Thursday, March 11, 2004

From the New York Times: Powerful explosions rocked three Madrid train stations Thursday just days before Spain's general elections, killing at least 62 rush-hour commuters and wounding hundreds...Two were on a train pulling into Atocha underground train station, and two others were at stations on a line connecting to the Atocha. Spanish officials blamed ETA, even though ETA has not claimed responsibility. Couldn't it be Islamic terrorists, now that Spain is involved in Iraq? After all, terrorists have killed numerous Spanish nationals in Iraq, even ambushing them specifically.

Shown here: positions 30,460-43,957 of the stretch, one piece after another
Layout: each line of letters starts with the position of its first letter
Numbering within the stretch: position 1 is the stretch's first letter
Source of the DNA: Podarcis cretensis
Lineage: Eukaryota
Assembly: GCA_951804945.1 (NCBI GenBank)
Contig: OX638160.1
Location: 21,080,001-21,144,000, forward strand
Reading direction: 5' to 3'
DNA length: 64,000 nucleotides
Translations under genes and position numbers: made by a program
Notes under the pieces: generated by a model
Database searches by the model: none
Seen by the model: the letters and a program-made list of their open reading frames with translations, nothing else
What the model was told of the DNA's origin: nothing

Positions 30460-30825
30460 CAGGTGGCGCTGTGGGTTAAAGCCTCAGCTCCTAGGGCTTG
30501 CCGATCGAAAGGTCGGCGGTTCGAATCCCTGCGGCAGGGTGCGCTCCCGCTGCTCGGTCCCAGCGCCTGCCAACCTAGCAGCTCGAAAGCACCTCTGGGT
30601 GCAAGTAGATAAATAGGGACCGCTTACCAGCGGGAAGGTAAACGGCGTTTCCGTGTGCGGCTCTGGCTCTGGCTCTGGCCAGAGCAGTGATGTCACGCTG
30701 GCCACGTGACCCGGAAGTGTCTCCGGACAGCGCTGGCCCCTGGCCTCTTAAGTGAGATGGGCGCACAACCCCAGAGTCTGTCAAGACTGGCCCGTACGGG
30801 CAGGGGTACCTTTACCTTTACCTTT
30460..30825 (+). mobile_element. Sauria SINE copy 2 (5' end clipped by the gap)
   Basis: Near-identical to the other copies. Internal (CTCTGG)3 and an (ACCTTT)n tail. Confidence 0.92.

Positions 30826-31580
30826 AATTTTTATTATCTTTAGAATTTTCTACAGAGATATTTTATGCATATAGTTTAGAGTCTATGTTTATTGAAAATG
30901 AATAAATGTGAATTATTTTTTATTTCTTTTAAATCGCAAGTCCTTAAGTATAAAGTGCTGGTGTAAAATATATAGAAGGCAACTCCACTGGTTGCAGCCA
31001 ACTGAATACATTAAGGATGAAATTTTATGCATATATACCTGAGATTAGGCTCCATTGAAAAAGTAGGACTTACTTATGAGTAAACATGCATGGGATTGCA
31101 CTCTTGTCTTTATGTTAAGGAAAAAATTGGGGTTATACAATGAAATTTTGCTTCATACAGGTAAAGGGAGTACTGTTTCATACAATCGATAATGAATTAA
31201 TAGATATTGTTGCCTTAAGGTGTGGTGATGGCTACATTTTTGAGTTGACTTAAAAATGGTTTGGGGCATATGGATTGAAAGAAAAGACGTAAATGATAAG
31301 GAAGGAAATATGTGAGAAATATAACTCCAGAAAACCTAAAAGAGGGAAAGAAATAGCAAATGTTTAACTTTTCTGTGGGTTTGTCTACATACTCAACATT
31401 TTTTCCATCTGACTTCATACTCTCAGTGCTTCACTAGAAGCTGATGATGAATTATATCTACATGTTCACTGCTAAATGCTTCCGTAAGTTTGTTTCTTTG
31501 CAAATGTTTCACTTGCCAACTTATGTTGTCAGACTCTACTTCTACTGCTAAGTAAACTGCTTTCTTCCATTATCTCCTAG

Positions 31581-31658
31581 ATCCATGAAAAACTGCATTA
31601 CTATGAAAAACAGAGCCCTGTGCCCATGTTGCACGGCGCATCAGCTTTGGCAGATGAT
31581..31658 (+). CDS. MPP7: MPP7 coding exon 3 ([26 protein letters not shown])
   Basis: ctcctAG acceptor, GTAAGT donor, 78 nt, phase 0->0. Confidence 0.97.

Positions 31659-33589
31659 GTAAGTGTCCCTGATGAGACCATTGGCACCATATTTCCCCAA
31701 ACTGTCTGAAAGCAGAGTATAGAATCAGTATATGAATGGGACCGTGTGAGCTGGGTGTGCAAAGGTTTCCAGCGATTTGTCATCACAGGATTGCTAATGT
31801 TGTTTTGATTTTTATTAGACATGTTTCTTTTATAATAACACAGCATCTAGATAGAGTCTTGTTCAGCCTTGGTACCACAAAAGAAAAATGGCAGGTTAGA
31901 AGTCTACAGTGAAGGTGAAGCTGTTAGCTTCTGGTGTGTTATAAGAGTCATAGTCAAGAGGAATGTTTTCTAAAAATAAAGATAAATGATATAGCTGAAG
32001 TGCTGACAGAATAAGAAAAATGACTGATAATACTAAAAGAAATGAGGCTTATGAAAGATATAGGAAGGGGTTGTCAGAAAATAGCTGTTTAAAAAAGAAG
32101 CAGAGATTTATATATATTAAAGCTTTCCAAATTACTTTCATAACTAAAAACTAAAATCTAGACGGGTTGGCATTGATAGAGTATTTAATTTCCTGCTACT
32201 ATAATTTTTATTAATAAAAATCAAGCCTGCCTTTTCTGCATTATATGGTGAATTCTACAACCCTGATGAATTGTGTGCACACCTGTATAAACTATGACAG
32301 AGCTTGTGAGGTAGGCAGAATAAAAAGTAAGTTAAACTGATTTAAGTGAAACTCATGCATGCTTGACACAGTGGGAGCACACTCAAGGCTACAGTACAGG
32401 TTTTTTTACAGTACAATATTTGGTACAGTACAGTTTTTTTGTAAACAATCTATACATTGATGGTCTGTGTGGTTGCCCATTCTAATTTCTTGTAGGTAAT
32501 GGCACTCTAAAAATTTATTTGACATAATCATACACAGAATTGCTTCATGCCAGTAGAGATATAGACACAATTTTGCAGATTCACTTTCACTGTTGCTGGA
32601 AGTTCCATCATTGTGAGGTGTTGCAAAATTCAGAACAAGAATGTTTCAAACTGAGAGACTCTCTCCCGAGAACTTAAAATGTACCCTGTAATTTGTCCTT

I'm listening to Katya Adler, reporting for BBC from Madrid. She doesn't seem to be disputing the Madrid government's claims either. As they say, "Time will tell." Or will the truth ever be known?

An hour after the opening of NPR's news this Thursday, Jerome Sokolofsky is now reporting. The media is still not disputing Madrid's claim that ETA is to blame. However, Bob Edwards suggests, and Sokolofsky admits, that others might be responsible.

Coming back to edit this paragraph, ten till eleven on a Tuesday, 30 March 2004:
Finally, the Spanish admit they have no evidence that ETA was to blame.

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